Example answers

Now is as good a time as any to start practicing your answers. To help you prepare your own concise answer, we’ve listed a few examples below that can be used as a guide.

Watch an example in practice: 

Example 1

“Since I’m only just starting out in my career, in five years’ time I’d like to be in a position where I know enough about the design industry that I can create reasonable long-term career goals. I am keen to get further training and feedback so I can really perfect my craft, and I believe your company is a great place to get started. I like how you work with a number of different clients, which adds plenty of variation for day-to-day responsibilities, allowing me to work on lots of different designs.”

Example 2

"The most rewarding part about being a team leader is that I get to be a part of developing training sessions — it’s extremely satisfying to help my colleagues learn something new. In turn, I feel useful and look forward to going to work. So, in five years, I’d like to be more of an expert in learning and development and hopefully progress to a more senior position where I can assist a number of different teams or departments.”

Example 3

“Over the next five years, I’d like to obtain further training and certifications that are related to my position. I noticed that you offer education advancement opportunities and grants for professional development, which largely attracted me to applying for this role. I would love to be part of a company that places employees’ knowledge at the forefront of their culture. In turn, I’d hope that this training will allow me to progress within your organization and help me advance to a management position.”

Things to avoid saying

When you’re attempting to answer this tricky question, make sure you avoid these common pitfalls.

1. Don't oversell your aspirations

As I mentioned above, your answer needs to be realistic. Gergo Vari, CEO and founder at Lensa, an HR and talent acquisition platform, said: “It's important to be aspirational, but you don't want to oversell yourself. If you say that you want to be the CEO of the company in five years, not only does it make you seem like you don't understand how businesses work, but it also makes it seem like you aren't serious about what you are actually interviewing for.” So, aim for realistic goals that you can achieve in 3–5 years’ time.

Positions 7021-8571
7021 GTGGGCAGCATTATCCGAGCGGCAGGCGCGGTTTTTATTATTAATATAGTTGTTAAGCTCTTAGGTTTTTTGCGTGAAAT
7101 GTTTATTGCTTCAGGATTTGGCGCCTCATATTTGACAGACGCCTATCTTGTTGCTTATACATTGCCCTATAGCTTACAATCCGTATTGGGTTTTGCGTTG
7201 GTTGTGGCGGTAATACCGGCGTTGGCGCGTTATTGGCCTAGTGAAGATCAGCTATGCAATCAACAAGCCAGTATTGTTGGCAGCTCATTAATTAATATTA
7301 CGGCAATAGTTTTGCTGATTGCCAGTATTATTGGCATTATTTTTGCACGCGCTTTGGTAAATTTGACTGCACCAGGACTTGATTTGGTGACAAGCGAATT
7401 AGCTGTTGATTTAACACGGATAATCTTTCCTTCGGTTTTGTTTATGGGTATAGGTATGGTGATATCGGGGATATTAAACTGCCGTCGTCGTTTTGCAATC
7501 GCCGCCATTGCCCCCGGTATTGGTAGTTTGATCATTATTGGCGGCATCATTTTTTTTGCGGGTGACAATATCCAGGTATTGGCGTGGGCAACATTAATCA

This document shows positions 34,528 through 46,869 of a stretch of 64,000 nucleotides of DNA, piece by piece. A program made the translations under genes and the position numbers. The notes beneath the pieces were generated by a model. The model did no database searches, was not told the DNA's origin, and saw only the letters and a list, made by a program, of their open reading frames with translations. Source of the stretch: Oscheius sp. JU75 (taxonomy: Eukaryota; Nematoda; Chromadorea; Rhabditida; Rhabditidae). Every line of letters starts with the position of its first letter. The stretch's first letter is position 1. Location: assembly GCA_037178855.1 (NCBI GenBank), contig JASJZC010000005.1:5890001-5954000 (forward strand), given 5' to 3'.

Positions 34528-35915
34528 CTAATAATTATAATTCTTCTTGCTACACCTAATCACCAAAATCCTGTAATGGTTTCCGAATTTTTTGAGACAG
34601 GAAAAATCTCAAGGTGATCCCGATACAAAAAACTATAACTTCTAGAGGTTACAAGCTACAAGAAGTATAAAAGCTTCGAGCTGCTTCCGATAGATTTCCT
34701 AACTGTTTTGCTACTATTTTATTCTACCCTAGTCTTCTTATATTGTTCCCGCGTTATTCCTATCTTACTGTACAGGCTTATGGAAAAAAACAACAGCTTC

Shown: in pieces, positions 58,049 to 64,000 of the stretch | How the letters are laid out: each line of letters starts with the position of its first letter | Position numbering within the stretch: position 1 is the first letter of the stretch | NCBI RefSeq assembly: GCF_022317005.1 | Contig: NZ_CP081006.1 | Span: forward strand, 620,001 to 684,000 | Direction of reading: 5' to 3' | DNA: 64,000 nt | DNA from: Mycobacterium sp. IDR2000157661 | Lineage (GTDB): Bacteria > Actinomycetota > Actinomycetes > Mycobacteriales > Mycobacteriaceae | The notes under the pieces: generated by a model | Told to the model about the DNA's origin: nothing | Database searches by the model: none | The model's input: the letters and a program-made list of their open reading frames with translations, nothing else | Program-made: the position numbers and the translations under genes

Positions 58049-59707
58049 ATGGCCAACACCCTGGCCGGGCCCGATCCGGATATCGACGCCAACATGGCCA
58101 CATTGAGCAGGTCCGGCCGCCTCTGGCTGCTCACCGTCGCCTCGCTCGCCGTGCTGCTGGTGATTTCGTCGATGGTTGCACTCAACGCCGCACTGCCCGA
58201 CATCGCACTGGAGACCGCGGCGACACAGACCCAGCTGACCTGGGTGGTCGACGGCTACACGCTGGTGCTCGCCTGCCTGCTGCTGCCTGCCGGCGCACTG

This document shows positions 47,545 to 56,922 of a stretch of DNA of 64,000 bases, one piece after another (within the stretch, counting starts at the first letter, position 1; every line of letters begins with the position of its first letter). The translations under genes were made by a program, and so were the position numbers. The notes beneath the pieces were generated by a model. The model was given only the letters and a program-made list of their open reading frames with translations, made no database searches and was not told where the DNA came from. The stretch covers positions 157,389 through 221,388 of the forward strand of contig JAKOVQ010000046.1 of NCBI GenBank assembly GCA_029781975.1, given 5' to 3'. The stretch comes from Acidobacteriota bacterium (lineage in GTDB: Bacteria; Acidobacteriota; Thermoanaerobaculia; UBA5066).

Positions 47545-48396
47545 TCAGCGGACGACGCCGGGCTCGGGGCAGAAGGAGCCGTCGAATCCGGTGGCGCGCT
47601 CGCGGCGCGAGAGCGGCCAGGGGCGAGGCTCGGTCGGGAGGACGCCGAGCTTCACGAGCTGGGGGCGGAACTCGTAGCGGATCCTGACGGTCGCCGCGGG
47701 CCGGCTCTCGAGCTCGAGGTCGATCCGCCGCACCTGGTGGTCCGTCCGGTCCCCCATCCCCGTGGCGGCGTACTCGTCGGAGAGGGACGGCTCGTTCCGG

2. Don’t suggest that you haven’t thought about your long-term goals

What’s worse than suggesting that you’re going to run the entire business? Not saying anything at all! An “Uh, I’m not sure. I haven’t thought about what I’m going to eat tomorrow, let alone what I will be doing in the next five years” will be sure to get you crossed off the list.

It’s okay to not have all your career plans figured out, but it is important to show the hiring manager that you’re keen on advancing your career, learning new skills and have the ambition to succeed. They don’t want to hire a floater who has little work ethic and no drive.

3. Don’t be too generic

Saying something vague isn’t going to place you in a good position. Use hands-on experiences and align your goals with those of the company to ensure you’re tailoring your answer towards the job that you’re applying for. And if you can’t think of a great answer, then maybe you’re not a good fit for the company — or vice versa.

4. Don’t ramble

Regardless of the question, a major put off when it comes to an interview is an interviewee rambling on and on. You need to keep your answers concise and professional. A hiring manager doesn’t want to hear a monologue, but rather a well thought out answer on your professional goals so they can assess if they align to the role or the company that you’re applying to. If you talk for too long, they are likely to zone out and focus on something else, rather than what you are saying.

Final thoughts

The formula to this common interview question is simple: list your career goals, make them relevant and provide a logical answer. If you’ve done the above, you’re likely to impress the hiring manager and get one step closer to your dream job!

Still unsure? Check out our video about common interview questions (and how to answer them):

How have you answered this question in the past? Join in on the conversation below to let us know your example answers.


This is an updated version of an article originally published on 14 January 2019.